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From "Scott Sanders" <ssand...@nextance.com>
Subject RE: Thoughts on StringUtils architecture
Date Tue, 11 Dec 2001 20:04:54 GMT
But then you would just use Velocity :)

Scott

> -----Original Message-----
> From: Laird Nelson [mailto:ljnelson@yahoo.com] 
> Sent: Tuesday, December 11, 2001 11:07 AM
> To: commons-dev@jakarta.apache.org
> Subject: Thoughts on StringUtils architecture
> 
> 
> Here's an architectural thought that occurred to me.  It's 
> related to the overall architecture of StringUtils.
> 
> When munging text, frequently you want to work on isolated 
> Strings. But just as frequently you want to work on character 
> streams, which read their stuff in chunks.  What happens if 
> you read a chunk, and the last two characters of that chunk 
> are the *first* two characters of your three-character-long 
> String-to-be-escaped?  Passing it to a stateless
> escape() method, for example, won't escape the last two 
> characters, because of course it doesn't know that the third 
> one is on the way.
> 
> The architecture I've found that works pretty well--although 
> it seems like overkill when presented this way, so bear with 
> me--is something like this (apologies if anyone finds this 
> boringly obvious; it was a Moment for me and my slow brain :-)):
> 
> Suppose you want to interpolate variable references ${like} 
> ${this} and replace them with, say, 
> System.getProperty("like") and System.getProperty("this").  
> And suppose you want to do that work so that you can invoke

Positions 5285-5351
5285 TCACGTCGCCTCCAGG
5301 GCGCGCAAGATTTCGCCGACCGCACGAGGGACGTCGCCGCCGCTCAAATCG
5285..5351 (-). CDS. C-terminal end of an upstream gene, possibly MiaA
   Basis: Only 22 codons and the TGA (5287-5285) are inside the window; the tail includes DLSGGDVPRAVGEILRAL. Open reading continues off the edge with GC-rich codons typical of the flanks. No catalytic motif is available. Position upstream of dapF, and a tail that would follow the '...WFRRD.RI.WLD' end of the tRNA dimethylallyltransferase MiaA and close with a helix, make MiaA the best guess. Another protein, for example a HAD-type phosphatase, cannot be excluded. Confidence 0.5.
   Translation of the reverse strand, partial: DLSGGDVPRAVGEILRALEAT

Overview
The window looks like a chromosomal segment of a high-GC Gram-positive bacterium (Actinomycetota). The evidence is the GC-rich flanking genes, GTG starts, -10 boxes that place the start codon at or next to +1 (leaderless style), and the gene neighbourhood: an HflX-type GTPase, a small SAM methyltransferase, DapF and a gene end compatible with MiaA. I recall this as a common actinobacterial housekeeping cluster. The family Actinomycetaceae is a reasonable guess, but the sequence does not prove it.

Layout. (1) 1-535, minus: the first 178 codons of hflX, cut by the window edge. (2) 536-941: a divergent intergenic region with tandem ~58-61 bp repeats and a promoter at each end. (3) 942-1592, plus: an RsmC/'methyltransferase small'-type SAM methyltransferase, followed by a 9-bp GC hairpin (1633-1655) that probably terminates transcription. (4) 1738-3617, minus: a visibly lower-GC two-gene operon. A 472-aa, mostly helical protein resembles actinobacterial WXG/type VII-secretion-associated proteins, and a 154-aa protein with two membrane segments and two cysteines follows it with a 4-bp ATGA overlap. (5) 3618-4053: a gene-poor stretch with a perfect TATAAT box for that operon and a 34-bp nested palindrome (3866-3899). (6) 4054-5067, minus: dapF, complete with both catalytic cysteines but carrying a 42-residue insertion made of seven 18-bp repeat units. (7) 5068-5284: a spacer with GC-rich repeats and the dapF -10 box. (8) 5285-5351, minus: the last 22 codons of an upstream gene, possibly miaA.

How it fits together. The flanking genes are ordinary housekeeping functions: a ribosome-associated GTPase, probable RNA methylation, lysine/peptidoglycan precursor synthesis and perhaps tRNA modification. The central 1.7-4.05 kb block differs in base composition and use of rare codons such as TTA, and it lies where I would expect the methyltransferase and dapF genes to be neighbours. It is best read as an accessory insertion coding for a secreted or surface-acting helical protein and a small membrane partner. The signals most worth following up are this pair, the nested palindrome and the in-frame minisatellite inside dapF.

> it from a standalone class like StringUtils or a Reader class.
> 
> The best bet is to implement a parser that takes in a 
> StringBuffer (the raw text), some kind of value object that 
> holds the parser's state, and that returns something 
> convenient, like the StringBuffer interpolated so far, or the 
> new state.  java.text.ParsePosition is a bare bones example 
> of this sort of thing, used for java.text.MessageFormat etc.
> 
> That way if you call the parser several times on chunks of 
> text that look, for example, like this:
> 
>   Chunk 1: Hi, there, ${us
>   Chunk 2: er.name}!  Earn free $
>   Chunk 3: $$!
> 
> ...the parser will report, via the state object, whether it's 
> done with a piece yet, and if you're in a Reader you can pay 
> attention to this and if you're in, say, StringUtils, you can 
> ignore it.
> 
> Now if you invoke the parser from a standalone class like 
> StringUtils, you just ignore the fact that it's not done yet, 
> and you get, as
> results:
> 
>   Result of munging chunk 1: Hi, there, ${us
>   Result of munging chunk 2: er.name}!  Earn free $
>   Result of munging chunk 3: $$!
> 
> ...i.e. in this stupid case the same as what you put in.  But 
> if you invoke the parser via a Reader using the same chunks, 
> you can see that you could build the Reader in such a way to 
> have a cache that would let you return this:
> 
>   Result of three read(char[], int, int) calls: Hi, there, lnelson! 
> Earn free $$$!
> 
> So in general for greater-than-single-character munging, it pays to
> create:
> 
>   1. A parser where you pass in its initial state each time you
>      parse/munge the raw text
>   2. A standalone method/class that simply invokes the parser once on
>      the supplied String and ignores whether it's done or not
>   3. A reader (or writer, or both) that feeds the parser as little as
>      the parser needs to complete his work
> 
> I bring this up simply to call attention to it--basically to 
> point out that one should remember character streams when one 
> is building String-whacking routines such as escape().
> 
> Cheers,
> Laird
> 
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